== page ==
Yes, it does and I will tell you when because contrary to popular opinion, the city of Lagos sleeps.
Let me explain. Have you ever tried finding a bar in Ilupeju, a few minutes shy of midnight on a Friday night?
The answer is that you will not be spoilt for choice except you are an ogbologbo like Toni Kan, the mayor of Lagos.
Try finding a Gentleman’s Club with its doors wide open late on a Monday evening in Lagos. I can assure you that you will comb the city at least twice before better reasoning will set you on a path that leads home.
What am I saying? The myth of Lagos being a city that hardly sleeps is one you must garnish with a pinch of salt.
Naysayers are probably shaking their heads now.
Wait, let me finish.
When you say Lagos doesn’t sleep, do you mean there is an entire industry that is awake at night when others are asleep? No. The average Lagosian keeps a 9-5, lives a considerable distance from his office, spends some decent hours in commute and cares quite deeply about his rest in between weekdays.
Of course, there are the occasional freelance workers and business owners working on their own terms but they are not in the majority.
This is why you will hardly find a Nightclub open on a Monday night in Lagos.
Unlike Port Harcourt or Bayelsa where the party never stops, Lagos takes frequent breaks. Fridays are ideal for partying in Lagos for obvious reasons. Wednesdays are for those who don’t mind winging it. Tuesdays and Thursdays are weak except you are really willing.
Add to this the growing culture of lounges.
Lagos nightlife is being gentrified by the appearance of glorified beer parlours with plush sofas, shisha pots, strobe lights and steep liquor prices.
These contraptions called lounges often serve the dual purpose of being over-priced sport bars during the day and at nights, they transform to lounges replete with strobe lights and pretty waitresses.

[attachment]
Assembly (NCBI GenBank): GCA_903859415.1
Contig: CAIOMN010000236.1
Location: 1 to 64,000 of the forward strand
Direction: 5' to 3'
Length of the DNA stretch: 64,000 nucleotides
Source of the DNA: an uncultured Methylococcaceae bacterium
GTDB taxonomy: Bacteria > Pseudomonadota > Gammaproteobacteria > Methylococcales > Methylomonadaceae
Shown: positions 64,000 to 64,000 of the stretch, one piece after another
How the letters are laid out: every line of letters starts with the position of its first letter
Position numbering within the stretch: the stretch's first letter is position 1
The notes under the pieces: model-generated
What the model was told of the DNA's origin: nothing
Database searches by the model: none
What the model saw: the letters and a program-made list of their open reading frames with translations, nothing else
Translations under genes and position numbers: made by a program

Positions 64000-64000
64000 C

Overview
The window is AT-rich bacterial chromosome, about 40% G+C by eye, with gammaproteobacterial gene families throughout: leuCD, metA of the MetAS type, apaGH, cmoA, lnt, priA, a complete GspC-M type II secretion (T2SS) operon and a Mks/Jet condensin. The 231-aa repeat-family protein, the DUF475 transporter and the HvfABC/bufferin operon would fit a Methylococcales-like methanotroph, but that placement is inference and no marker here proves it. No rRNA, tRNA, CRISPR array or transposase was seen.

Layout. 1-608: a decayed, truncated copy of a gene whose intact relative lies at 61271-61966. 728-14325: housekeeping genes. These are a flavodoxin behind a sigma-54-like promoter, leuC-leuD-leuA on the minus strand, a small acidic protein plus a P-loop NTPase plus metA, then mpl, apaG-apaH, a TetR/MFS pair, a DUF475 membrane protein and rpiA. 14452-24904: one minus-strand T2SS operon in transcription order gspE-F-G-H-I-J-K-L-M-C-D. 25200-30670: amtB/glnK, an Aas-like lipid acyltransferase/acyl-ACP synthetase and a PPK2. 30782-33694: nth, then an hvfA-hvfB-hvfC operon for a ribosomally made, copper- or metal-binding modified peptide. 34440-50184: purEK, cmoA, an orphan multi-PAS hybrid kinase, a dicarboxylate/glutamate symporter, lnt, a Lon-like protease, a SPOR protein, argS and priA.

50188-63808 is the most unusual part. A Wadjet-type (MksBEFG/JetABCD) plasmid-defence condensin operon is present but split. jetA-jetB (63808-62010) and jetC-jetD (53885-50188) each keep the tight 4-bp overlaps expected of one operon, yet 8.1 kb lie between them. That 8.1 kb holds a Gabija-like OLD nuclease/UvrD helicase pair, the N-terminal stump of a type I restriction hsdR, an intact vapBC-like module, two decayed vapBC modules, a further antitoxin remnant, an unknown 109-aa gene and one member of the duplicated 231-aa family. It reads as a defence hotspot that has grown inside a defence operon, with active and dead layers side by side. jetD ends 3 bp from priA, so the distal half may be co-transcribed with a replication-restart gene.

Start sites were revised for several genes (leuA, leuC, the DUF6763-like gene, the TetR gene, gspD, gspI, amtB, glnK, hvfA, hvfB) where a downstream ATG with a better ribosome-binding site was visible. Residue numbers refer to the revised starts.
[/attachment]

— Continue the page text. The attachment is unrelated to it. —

At nights, their clientele becomes more distinguished with deafening loud music and restrictions on the kind of alcohol they sell (no beers) simulating the nature of a typical Lagos nightclub.
Some greedy entrepreneurs, in spite of the lack of space, will sneak in a pole and dedicate a day of the week, usually Wednesdays, for guest performances from barely clad women.
What you have in Lagos is a glut of lounges and a sprinkle of nightclubs.
Worse, these nightclubs and lounges are not evenly distributed around the city. What you have are certain districts of Lagos, notably major streets, that don’t sleep.
So, while locations like Surulere’s Adeniran Ogunsanya, Ikoyi’s Awolowo Road, Victoria Island’s Adeola Odeku, Lekki’s Admiralty Way, Yaba’s Commercial Avenue, Ikejas’ Issac John, Alade Street and Allen Avenue have a vibrant night life with a cohesive ecosystem comprising food vendors, area boys posing as valets and commercial sex workers, other precincts of the city indulge in dead sleep.
So when I say, Lagos sleeps at night, you may not agree with me but you must understand.